I was asked by a reader, What is a good way to approach the current issue, Line? She wasn’t quite sure where to start. It’s true, I don’t give a road map to the e-zine, a suggested order of activities or way to approach it. I don’t know where you all are starting from, to begin with, nor your family’s specific interests, materials on hand, or how your four-year-old is feeling the Tuesday afternoon you decide to dive in.
However, I can make some suggestions! I’d say, start with the activity that looks most interesting to you and your kids and/or most do-able. These activities are more like provocations and less like projects (actually, they are not projects at all, in that the outcome is totally open, with no “right” or “wrong” way to do it). Especially with younger children, just put out, for example, some tape and paper and sit back. Start working on your own tape drawing. There’s no need to say, “We’re doing an art project and we’re learning about line here, so treat your tape as line, okay?” Just see what happens. The information on line is there so you have it in your mind, so you can bring it up as appropriate. You might reflect what your child is doing, bringing in some of the terms. “That thick black tape is a very strong line. Can you see how much stronger it looks than those short pieces of thin tape?” Or maybe your child really doesn’t want you to comment on works in progress; in that case, don’t. You know your child. Maybe you can talk about it afterwards. Or maybe his tape drawing will turn into an exploration of color instead, as he uses the lines of tape to create blocks of color. Go with it.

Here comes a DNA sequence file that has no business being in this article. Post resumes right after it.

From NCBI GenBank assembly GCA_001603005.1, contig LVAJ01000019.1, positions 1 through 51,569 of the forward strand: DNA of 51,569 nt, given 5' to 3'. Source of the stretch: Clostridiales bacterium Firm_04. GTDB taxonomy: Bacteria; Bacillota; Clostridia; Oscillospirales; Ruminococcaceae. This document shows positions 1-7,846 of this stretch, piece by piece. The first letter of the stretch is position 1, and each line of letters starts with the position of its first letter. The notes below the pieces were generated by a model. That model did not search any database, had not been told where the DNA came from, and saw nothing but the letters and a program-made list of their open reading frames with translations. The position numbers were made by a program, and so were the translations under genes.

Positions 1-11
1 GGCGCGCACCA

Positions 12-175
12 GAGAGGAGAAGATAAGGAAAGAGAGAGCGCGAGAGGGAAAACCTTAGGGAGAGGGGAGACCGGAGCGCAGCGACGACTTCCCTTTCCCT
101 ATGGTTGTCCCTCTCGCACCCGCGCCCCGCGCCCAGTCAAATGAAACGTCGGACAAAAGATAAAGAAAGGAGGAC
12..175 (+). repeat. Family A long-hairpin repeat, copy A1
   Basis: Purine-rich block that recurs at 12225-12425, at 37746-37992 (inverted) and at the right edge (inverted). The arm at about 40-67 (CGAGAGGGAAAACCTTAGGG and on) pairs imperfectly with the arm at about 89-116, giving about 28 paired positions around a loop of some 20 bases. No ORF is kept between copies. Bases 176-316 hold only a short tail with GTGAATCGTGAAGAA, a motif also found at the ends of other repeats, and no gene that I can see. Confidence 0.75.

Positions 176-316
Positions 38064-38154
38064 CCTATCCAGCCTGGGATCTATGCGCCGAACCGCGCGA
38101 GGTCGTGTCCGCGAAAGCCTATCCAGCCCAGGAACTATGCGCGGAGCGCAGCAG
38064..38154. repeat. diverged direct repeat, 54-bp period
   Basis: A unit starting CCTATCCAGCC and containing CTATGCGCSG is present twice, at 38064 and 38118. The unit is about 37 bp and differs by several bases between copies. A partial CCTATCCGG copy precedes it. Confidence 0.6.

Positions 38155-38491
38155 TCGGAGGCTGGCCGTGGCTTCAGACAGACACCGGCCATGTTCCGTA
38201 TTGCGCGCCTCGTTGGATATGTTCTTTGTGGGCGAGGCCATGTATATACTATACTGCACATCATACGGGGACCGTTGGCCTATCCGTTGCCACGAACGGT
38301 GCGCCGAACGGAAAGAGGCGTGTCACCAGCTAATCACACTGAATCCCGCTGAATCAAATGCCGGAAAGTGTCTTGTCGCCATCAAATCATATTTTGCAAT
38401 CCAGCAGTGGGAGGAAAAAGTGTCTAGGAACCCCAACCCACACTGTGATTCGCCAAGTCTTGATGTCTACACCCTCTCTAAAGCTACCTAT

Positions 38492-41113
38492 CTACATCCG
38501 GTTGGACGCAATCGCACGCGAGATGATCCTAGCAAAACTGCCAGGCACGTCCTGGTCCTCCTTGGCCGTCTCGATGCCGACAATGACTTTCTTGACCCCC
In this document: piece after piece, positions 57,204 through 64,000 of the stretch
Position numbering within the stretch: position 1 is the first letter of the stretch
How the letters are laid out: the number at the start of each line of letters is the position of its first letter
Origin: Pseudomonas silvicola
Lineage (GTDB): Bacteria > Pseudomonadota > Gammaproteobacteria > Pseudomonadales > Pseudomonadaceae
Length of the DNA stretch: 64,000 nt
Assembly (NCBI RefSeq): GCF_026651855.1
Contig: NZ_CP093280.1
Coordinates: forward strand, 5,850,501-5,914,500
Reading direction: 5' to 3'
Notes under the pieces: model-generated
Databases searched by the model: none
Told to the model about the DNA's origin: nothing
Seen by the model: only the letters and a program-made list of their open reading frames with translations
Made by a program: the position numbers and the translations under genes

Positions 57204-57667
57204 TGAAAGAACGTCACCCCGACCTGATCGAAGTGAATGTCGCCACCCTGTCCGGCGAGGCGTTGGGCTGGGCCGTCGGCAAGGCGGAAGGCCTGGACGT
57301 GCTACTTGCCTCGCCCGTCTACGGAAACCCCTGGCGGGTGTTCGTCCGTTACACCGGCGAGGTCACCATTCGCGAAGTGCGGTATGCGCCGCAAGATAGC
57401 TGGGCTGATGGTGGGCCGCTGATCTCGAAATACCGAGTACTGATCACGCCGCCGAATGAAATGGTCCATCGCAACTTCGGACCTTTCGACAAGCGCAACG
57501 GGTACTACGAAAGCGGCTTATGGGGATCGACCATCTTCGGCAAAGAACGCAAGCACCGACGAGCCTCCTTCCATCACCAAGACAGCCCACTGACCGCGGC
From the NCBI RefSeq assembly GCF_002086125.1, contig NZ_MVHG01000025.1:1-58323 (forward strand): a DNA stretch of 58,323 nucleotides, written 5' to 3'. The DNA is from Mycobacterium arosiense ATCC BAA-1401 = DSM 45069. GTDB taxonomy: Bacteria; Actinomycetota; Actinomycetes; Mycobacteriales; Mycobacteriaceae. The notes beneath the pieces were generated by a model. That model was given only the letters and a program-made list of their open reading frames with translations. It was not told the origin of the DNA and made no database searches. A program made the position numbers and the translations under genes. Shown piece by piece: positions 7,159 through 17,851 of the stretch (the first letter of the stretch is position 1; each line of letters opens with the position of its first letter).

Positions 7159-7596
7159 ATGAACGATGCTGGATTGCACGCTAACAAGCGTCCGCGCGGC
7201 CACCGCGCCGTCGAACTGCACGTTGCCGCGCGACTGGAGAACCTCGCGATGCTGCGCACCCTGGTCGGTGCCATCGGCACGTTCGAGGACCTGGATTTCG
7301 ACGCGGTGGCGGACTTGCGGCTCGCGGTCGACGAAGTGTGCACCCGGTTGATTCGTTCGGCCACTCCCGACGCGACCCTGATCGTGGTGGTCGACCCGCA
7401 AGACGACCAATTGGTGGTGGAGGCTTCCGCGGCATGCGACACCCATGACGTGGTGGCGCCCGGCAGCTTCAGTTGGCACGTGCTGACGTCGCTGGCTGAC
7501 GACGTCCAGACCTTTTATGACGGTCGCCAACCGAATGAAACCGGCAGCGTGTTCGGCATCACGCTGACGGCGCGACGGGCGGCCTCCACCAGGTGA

Maybe you’ll put out some wire and clay, and your child will ask for that tape you used last week, ignore the clay, and do something wild with wire and tape. Don’t tell her no! If there’s one direction I can give that could apply to everybody, it would be, Go with the Yes. The activities are designed to highlight use of line, yes, and the information on line is there for you if you need it, but it’s not supposed to be a limiting factor; consider it all a jumping-off point. As I say in the issue’s note to the reader, “Your child may go off in an unanticipated direction. Leave room for those tangents. They are gold.”
I hope that helps. In my family, we explored the books on line (because we read them all; ones that don’t resonate don’t make it into the zine) and really dove into learning about Piet Mondrian. We happily spent a few weeks reading about, talking about, and looking at art by Mondrian. We did the activities last. But that’s just the result of how I put the issue together. I’d love to hear how your family approaches the e-zine—and it might be helpful to share with other readers.
Later this week I’ll share a roundup of previous blog posts featuring line-related activities–more to explore, if your kids seem inclined.